1.3 OBJECTIVES OF THE STUDY
Since independence, Nigeria has formulated five development plans, four rolling plans and the Vision 2020. However, the fruits of planning could not be said to have been realized. There is urgent need for the economy to be transformed.
The national crusade for a new economy is embodied in Obasanjo's socioeconomic transformation agenda entitled "National Economic Empowerment and Development Strategy" (NEEDS) with a focus on four key objectives- poverty reduction, employment generation, wealth creation and value re-orientation. The Federal Government has also assisted the States to develop the State Economic Empowerment and Development Strategy, SEEDS and every state in Nigeria has its own reform programme. The difference in outcomes so far between the Federal programmes and some of the states lies in effective implementation. The experience under NEEDS demonstrates that where you have a. robust programme and implementation is effective, you have the desired outcomes.
To achieve the NEEDS objectives, government is embarking on massive capital accumulation. The foreign reserve presently above $43billion.
The purpose of the study includes among others:
To determine why development plans have failed in the past.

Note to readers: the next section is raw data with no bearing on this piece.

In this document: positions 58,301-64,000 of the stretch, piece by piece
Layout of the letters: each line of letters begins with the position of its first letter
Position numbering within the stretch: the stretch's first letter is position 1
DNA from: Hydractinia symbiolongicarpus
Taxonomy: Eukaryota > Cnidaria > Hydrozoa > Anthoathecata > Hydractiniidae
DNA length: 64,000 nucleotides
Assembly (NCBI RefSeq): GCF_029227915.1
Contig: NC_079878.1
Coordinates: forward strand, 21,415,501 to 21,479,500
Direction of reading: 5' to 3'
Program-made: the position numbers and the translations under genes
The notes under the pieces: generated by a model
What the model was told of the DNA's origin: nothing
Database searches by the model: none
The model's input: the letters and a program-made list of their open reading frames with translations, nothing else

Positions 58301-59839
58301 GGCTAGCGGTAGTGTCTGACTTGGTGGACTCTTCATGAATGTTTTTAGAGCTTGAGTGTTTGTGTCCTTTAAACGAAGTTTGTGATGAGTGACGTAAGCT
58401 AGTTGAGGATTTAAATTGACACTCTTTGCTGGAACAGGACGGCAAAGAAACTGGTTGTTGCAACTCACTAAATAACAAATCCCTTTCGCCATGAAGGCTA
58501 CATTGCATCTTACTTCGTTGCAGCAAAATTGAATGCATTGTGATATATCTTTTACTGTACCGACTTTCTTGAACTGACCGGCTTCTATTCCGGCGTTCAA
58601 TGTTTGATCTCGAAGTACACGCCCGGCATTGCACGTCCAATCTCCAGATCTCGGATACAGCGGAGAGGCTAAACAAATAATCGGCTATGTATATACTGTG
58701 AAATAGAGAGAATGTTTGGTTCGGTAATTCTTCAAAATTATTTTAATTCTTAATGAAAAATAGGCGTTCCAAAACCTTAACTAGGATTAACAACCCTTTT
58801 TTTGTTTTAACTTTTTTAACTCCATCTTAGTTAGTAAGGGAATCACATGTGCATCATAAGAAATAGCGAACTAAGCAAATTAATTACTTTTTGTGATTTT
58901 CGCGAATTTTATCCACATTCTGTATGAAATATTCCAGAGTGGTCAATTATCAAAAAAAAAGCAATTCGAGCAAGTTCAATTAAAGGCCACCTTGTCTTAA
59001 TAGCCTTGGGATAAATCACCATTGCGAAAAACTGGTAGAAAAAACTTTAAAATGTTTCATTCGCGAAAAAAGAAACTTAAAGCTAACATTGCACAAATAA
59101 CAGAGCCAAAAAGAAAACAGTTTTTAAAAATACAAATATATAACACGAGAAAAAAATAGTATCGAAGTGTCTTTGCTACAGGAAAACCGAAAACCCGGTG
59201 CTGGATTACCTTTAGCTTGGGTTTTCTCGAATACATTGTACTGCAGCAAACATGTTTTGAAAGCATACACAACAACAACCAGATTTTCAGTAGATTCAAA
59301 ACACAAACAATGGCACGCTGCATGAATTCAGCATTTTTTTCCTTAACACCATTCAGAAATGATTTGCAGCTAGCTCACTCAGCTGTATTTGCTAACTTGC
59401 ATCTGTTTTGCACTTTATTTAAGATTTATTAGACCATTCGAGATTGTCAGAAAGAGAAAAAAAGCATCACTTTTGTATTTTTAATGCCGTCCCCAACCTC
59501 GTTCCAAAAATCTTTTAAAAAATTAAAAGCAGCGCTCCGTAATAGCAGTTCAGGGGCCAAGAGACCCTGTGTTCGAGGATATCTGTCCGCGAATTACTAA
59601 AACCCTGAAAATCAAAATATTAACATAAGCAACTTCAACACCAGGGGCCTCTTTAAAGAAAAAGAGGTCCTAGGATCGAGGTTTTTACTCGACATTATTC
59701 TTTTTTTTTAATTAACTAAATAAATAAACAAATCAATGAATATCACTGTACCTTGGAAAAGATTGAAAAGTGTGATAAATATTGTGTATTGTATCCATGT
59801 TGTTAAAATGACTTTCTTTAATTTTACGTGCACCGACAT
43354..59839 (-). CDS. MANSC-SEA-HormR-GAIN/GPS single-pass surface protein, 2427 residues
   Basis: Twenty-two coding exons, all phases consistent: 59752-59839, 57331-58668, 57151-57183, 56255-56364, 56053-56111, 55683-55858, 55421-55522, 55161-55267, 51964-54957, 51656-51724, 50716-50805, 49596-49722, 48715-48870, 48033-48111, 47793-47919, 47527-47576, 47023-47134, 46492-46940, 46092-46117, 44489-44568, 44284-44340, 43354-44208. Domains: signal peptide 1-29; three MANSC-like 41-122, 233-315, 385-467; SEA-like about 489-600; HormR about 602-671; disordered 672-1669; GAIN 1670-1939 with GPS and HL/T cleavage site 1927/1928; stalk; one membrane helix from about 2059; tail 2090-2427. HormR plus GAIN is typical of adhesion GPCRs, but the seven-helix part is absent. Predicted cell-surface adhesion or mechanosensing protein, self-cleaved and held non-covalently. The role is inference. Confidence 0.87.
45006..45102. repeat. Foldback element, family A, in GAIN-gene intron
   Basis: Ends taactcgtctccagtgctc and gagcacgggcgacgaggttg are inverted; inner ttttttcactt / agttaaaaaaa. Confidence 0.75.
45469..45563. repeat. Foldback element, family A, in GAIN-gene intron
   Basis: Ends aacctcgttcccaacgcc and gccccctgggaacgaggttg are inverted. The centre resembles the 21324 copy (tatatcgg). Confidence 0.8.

- To determine the present level of development in Nigeria.
- To determine the need for capital accumulation in Nigeria.
- To determine the challenges of capital accumulation in Nigeria.
- To establish a relationship between capital accumulation and economy transformation in developing the Nigerian economy.
1.4 SIGNIFICANCE OF THE STUDY
It is a known fact that, Nigeria has been a country of paradoxes. It is a country abundantly blessed with natural and human resources but in the first four decades of its independence, the potentials remained largely untapped and even mismanaged.
With a population estimated at about 140 million, Nigeria is the largest country in Africa and one-sixth of the black population in the world. Nigeria is the 8th largest oil producer and has the 6th largest deposit of natural gas in the world. Currently, barely 40 percent of the arable land is under cultivation. With over 100 tertiary institutions producing more than 200,000 graduates per annum, the basic human capital for progress is there. There are abundant .solid mineral deposits that remain largely untapped. It is estimated that over 5 million Nigerians live outside of Nigeria, with tens of thousands as world class medical doctors and other professionals. In the midst of these resources, Nigeria (on the average) stagnated over the period up to 1999. The poverty situation worsened consistently such that by 1999, the incidence of poverty was estimated at 70 percent.
This study is expected to bring fore the phenomenon of underdevelopment or socio-economic decadence in Nigeria, looking at why it is poor amidst plenty and how capital accumulation, human and physical, can be instrumental to socio-economic transformation in the country.
1.5 SCOPE AND LIMITATION OF THE STUDY